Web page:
It shouldn’t be too much of a surprise to most folks that bees are mentioned in the Bible. After all, the Holy Land that God had Abraham lead the Hebrew people to is often referred to as a land of milk and honey. And of course, Jesus’ cousin, John the Baptist, is described in the New Testament as eating locusts and honey.
Honey in the Bible is connected to food, health, prosperity, enjoyment of life, even the bond of marriage.
So you could say that bees and honey are very important to both God in heaven and his people on the earth. The early church thought so too. While the Catholic church has patron saints for just about anything you can think of, there are no less than eight such saints who are considered the official saint of bees and/or beekeepers.
The word ambrosia means delicious or sweet smelling. In ancient Greek mythology, ambrosia was also the magical fruit of the gods – Homer mentions in The Iliad that they even bathed in it. We’re not sure why Ambrose Aurelius was saddled with such a name, but he wore it well.
Eventually becoming the Bishop of Milan, Ambrose was known as the ‘honey tongued’ preacher. Some even attributed it to a childhood incident where he survived having a swarm of bees on his face. When they flew off they left a single drop of honey.
As a Saint, Ambrose is typically pictured holding a beehive.
The second most popular man associated with bees and beekeepers is probably known even more for his other saintly duties – and the holiday that bears his name.
A roman priest and physician, one of the two men considered to be the “original” St. Valentine suffered martyrdom during the persecution of Christians by the emperor Claudius II Gothicus around 270 AD. Or perhaps Valentine was the Bishop of Terni who secretly married couples to help the men avoid going to battle.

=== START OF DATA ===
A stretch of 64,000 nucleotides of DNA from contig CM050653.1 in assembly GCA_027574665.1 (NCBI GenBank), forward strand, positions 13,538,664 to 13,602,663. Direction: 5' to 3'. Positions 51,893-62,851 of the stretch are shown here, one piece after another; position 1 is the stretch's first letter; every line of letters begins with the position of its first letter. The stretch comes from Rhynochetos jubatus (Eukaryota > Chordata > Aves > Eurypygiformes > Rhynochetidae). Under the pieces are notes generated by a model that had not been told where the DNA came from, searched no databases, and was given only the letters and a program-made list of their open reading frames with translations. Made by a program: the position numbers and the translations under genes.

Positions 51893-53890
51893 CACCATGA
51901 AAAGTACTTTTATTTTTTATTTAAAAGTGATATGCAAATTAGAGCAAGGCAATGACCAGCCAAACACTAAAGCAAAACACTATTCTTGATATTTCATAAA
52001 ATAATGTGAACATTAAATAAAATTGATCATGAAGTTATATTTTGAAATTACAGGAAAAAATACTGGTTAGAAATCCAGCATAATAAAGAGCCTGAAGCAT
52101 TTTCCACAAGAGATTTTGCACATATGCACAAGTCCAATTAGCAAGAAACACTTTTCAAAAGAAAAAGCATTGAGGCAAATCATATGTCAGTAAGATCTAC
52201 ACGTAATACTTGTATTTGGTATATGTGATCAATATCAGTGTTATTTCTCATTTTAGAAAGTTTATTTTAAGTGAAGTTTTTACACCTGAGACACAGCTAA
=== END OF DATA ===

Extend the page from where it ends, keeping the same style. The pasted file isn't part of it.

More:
Regardless of which – if either or maybe both – of the accounts you believe, no one doubts that St. Valentine is associated with love. But he’s also tasked with making sure the honey stays sweet and protecting beekeepers. That’s how the Eastern European peoples of Romania, Ukraine and others remember him.
In 530 AD, Benedict of Nursia founded a monastery at Monte Cassino between Rome and Naples. It was the first of 12 such abbeys he would establish, placing 12 monks in each and instructing them on three vows: stability, fidelity to the monastic way of life, and obedience. These would become known as the Benedictine Rule. One of the ways the monks practiced stability was in raising bees, linking St. Benedict to bees forever. To this day, French beekeepers will attach a St. Benedict medal to their hives and his feast day is celebrated with the blessing of the beehives.
St. Modomnock trained as a monastery beekeeper in Wales under St. David. He did such a good job that when he returned to his native Ireland, the bees followed him, first on the mast of the ship and then settling into the Irish countryside. He’s said to be responsible for bringing bees to Eire.
In Celtic tradition, bees are believed to be the form a soul takes when it leaves a body. St. Abagail Gobnait raised bees in her abbess and supposedly sent bees after thieves who tried to steal the community’s livestock. She is also believed to be the first person to use them to treat medical ailments, saving the people of Ballyvourney from the plague.
Two other monks turned saints are also associated with bees and medicine. St. Bernard of Clairvaux in France and St Kharlamii of Asia Minor in Bulgaria both employed the healing benefits of honey on their respective communities.
Finally, the weirdest one – St. Bartholomew, one of Jesus’ original twelve apostles, is said to be responsible for a great many things. He took the Gospel to India, Armenia, and Azerbaijan. He is often seen as the blue-collar saint associated with making shoes, leather, books, and gloves. He is also associated with farmers and is called the patron saint of mead makers. A blessed man indeed.
While many church saints have fallen into obscurity over the years, there is now a chance for you to be a modern-day patron saint of bees. As we’ve mentioned before, bees are endangered, declining by 89% in recent years. Without bees, our agriculture and very economic system would collapse in just a short time.
But you can help. Protect bees when you can. Consider raising honeybees to help with pollination; donate to companies who restock depleted bee populations like after last years’ Hurricane Ian. And you can support companies like ours who provide green pest control solutions rather than using harsh chemical pesticides that can also harm bees.
For more details, please give us a call.
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